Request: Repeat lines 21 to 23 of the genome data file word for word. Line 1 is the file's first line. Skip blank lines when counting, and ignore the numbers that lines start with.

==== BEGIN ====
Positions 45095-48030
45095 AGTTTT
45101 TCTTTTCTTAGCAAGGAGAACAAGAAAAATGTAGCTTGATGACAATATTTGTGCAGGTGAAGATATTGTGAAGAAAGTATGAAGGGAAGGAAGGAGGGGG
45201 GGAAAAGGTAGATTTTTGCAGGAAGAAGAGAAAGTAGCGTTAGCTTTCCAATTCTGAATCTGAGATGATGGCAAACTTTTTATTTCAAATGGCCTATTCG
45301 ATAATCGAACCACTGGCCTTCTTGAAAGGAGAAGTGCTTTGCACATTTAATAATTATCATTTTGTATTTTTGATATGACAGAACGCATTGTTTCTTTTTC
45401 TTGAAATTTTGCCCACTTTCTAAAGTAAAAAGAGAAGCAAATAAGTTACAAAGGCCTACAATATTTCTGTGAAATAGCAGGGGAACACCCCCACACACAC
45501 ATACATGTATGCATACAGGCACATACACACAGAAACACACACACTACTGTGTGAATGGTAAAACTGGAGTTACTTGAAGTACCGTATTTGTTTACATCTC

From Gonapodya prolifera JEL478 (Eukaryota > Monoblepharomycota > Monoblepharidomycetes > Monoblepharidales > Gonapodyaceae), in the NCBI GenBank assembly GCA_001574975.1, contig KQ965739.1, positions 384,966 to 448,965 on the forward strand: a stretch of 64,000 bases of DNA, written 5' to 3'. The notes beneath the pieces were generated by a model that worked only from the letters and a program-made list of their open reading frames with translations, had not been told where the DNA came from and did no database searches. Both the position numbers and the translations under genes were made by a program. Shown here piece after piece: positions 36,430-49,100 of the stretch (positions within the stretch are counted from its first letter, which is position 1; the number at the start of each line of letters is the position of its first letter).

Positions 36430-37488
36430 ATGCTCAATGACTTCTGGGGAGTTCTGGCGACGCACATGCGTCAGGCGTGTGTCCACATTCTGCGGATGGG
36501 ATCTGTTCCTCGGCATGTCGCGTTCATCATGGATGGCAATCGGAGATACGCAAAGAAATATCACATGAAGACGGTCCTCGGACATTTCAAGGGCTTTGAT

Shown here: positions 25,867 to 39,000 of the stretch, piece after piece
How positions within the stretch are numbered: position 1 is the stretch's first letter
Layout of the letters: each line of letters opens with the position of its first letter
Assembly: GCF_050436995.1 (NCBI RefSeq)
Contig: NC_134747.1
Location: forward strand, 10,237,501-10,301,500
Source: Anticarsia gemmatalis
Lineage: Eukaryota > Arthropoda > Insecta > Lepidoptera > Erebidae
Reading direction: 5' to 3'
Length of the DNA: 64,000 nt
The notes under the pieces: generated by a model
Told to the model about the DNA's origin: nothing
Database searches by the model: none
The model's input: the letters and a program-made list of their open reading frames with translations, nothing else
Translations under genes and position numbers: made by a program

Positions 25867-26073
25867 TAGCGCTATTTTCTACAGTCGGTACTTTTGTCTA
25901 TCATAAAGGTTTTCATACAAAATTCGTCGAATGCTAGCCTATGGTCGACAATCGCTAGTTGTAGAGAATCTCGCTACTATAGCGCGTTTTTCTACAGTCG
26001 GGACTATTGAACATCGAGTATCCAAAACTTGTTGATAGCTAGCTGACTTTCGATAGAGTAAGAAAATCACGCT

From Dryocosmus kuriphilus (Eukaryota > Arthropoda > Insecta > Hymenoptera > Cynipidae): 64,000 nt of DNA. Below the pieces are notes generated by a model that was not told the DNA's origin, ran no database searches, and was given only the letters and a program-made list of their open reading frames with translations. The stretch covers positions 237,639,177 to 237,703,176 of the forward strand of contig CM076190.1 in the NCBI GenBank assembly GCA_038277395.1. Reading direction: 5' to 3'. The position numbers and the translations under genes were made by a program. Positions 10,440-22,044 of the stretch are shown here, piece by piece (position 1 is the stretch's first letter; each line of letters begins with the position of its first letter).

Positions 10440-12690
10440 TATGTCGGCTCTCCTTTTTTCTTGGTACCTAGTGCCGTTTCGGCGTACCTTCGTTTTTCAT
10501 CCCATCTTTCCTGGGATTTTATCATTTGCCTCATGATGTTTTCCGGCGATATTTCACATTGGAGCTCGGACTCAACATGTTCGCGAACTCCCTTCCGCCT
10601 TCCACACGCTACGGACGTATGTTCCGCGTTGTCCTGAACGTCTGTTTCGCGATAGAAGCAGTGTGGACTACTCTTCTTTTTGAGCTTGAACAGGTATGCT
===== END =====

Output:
Length of the DNA: 64,000 nt
The notes under the pieces: generated by a model
Told to the model about the DNA's origin: nothing